By Priscillar Nyamahunge
Pastoralists who were wrongfully evicted from Buliisa have refuted allegations being made by Mukasa-Lugalambi advocates and solicitors, a law firm in Kampala that the government paid compensation money to a different law firm which did not represent the aggrieved.
About 168 pastoralists were evicted from Bugana in Buliisa district in 2010, an act that compelled them to file a civil suit against Gen. David Tinyefuza who headed the operation, the Attorney General and one other.
Headed by Grace Bamurangye Bororoza, the pastoralists formed a group called “Aberwanaho Buliisa Development Group.”
Represented by Mukasa-Lugalambi advocates and solicitors, the then Masindi High Court judge Ralph W. Ochan ruled in the pastoralists’ favor in 2013 and a compensation of over Shs300 million was to be paid to all the affected families.
Speaking to our over the weekend, Bororoza said that Lugalambi was in charge of following up the compensation money.
Bororoza explained that, in August 2016, she went to the Ministry of Justice to remind them of their pledge, only to be told that an amount of Shs191 million had been paid to Lugalambi in May the same year. A copy of the Electronic Fund transfer attained by our reporter clearly indicates the amount received.
Bororoza and the group searched for another legal representative and finally settled on Hussein Kashillingi Rugaba, of Kashillingi, Rugaba and Associates, whom the group officially presented to the Justice ministry as their new lawyer and terminated the services of Lugalambi.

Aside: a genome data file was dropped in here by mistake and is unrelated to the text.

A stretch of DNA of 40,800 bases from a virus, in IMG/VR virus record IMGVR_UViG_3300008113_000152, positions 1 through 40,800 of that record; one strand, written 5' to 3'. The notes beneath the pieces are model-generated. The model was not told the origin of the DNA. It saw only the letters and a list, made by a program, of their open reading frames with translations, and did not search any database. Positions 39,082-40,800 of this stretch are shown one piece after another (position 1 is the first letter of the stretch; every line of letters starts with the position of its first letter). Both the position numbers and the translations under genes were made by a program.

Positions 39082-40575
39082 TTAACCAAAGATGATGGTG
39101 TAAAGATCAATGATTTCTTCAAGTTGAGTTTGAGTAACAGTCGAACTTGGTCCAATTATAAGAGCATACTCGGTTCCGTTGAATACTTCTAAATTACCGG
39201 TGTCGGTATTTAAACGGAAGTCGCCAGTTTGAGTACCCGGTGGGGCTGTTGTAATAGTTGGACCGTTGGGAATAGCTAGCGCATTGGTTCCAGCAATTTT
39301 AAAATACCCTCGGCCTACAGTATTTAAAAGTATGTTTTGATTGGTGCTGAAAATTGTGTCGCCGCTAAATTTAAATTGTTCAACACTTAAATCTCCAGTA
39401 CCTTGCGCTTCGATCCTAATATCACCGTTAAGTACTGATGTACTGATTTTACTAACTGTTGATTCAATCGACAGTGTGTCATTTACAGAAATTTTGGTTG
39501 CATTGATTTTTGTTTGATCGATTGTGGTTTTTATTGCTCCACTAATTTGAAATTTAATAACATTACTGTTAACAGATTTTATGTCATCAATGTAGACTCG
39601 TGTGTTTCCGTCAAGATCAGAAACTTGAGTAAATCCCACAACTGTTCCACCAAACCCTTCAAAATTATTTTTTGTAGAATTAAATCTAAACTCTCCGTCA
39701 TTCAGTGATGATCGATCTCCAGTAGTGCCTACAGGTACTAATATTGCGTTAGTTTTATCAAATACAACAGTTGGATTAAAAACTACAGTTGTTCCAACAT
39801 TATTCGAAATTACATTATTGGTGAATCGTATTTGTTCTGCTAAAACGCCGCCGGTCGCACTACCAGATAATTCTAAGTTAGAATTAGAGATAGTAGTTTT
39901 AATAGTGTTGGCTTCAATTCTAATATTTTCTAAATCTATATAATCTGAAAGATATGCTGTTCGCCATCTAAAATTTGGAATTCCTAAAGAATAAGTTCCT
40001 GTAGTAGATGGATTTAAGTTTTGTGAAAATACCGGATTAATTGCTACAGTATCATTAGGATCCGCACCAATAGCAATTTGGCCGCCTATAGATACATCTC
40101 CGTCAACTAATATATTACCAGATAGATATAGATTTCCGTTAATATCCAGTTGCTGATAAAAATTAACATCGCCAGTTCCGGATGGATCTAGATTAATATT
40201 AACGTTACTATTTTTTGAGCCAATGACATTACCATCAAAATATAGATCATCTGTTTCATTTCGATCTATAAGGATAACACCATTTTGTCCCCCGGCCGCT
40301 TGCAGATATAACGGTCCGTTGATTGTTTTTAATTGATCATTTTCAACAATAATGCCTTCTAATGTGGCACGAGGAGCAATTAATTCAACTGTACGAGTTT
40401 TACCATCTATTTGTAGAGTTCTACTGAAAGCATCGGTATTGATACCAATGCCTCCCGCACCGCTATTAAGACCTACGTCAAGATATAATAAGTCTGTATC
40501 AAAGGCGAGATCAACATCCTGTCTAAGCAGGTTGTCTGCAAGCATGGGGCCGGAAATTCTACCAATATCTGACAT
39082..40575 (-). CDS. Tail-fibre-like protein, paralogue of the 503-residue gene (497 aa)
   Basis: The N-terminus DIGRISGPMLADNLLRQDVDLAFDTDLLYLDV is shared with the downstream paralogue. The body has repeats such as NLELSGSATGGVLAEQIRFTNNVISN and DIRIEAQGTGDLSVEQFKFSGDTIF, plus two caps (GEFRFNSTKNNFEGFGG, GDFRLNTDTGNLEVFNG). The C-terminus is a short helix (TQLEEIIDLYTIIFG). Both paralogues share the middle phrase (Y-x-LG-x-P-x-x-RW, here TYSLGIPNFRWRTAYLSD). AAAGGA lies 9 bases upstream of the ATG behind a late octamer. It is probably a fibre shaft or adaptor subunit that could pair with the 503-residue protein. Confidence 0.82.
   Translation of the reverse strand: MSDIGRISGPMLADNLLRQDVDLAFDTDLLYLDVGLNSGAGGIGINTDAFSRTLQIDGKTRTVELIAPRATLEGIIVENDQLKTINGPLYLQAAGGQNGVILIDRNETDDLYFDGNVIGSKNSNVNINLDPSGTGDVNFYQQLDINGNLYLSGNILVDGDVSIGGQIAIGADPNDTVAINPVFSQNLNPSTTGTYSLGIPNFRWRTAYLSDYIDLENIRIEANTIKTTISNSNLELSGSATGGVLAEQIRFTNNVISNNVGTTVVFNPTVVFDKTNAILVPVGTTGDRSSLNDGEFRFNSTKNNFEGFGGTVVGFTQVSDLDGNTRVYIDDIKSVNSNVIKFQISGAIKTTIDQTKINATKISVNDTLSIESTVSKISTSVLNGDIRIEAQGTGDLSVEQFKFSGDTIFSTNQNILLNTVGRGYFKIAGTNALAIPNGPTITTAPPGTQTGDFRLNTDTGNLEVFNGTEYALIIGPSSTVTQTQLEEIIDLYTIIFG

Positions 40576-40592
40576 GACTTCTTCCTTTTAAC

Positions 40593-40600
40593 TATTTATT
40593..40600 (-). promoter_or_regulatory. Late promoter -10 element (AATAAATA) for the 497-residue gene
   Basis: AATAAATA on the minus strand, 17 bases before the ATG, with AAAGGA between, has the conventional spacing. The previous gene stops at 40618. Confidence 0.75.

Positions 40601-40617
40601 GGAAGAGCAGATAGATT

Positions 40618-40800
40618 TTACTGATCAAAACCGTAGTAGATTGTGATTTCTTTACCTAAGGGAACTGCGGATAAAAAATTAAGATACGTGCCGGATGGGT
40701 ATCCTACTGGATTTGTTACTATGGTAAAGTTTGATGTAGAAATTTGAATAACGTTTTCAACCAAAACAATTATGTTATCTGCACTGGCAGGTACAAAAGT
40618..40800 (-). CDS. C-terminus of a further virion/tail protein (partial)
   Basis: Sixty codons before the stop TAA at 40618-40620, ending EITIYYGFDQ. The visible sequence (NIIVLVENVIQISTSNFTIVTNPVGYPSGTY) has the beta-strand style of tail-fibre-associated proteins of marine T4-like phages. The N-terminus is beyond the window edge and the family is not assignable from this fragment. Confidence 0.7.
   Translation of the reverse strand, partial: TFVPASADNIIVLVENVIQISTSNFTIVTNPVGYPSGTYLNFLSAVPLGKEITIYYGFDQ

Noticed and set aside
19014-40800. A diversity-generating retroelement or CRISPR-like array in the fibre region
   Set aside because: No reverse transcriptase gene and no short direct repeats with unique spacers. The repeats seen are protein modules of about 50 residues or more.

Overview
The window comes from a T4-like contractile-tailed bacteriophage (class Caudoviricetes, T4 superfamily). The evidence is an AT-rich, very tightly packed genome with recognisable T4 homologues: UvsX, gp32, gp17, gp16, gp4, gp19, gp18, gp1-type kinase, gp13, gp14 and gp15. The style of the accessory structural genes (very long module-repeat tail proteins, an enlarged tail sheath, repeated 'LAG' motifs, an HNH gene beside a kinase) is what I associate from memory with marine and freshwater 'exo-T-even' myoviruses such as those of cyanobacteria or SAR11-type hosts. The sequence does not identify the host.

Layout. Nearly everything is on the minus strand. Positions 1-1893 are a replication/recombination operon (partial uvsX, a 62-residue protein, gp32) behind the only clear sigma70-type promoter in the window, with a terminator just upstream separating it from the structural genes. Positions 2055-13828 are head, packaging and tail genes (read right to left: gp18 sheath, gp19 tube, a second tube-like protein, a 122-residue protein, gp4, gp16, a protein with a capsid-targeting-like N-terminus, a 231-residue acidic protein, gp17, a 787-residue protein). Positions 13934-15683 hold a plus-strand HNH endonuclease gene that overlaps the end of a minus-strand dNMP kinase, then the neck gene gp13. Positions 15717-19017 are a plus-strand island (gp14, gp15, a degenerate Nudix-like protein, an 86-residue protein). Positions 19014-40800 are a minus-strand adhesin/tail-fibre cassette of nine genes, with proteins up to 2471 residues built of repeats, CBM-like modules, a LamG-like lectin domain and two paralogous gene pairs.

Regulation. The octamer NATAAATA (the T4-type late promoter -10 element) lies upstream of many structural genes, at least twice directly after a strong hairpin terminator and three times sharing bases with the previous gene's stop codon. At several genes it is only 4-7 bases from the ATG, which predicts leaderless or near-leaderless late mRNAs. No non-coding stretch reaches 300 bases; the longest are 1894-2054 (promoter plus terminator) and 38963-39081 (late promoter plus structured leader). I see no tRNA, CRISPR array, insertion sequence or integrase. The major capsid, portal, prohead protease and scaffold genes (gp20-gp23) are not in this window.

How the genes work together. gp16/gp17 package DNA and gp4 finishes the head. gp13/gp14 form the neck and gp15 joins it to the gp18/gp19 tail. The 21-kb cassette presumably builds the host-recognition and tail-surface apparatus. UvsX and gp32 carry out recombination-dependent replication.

She said that, many attempts to get the money from Lugalambi were futile.
In November last year, the ministry paid more Shs50m through Kashillingi and Bororoza said the money was delivered to the affected people.
However, on Tuesday last week, New Vision published a story titled, “AG sued over pastoralists compensation,” in which Lugalambi alleged that the Attorney General paid a wrong law firm which did not represent the affected people.
Boroza however states that: “Lugalambi is now coming up with excuses to find ways of diverting us and fail to clear our money. He has been conspiring with some two affected people to steal that money but we are aware of all his tricks.”
On February 10th, this year, Bororoza said that a group of 80 pastoralists camped at Lugalambi’s offices in Kampala and caused his arrest after the Uganda Law Council, where the group had sought help, ordered him to pay the money.
Lugalambi was released on police bond on February 13th after making an agreement that he would pay the amount in question by March 6th, this year, an agreement that has been seen by our reporter.
Lugalambi offered Shs8m as transport refund to the 80 people who had come from Buliisa, with an initial deposit of Shs5.8m, promising to clear the transport balance by February 14th. In the agreement, he clearly stated that, the transport refund wasn’t part of the Shs191m he owes them.
Bororoza said: “If he does not pay the money by March 6th, we shall take him back to Police and impose and interest on the money he is holding.”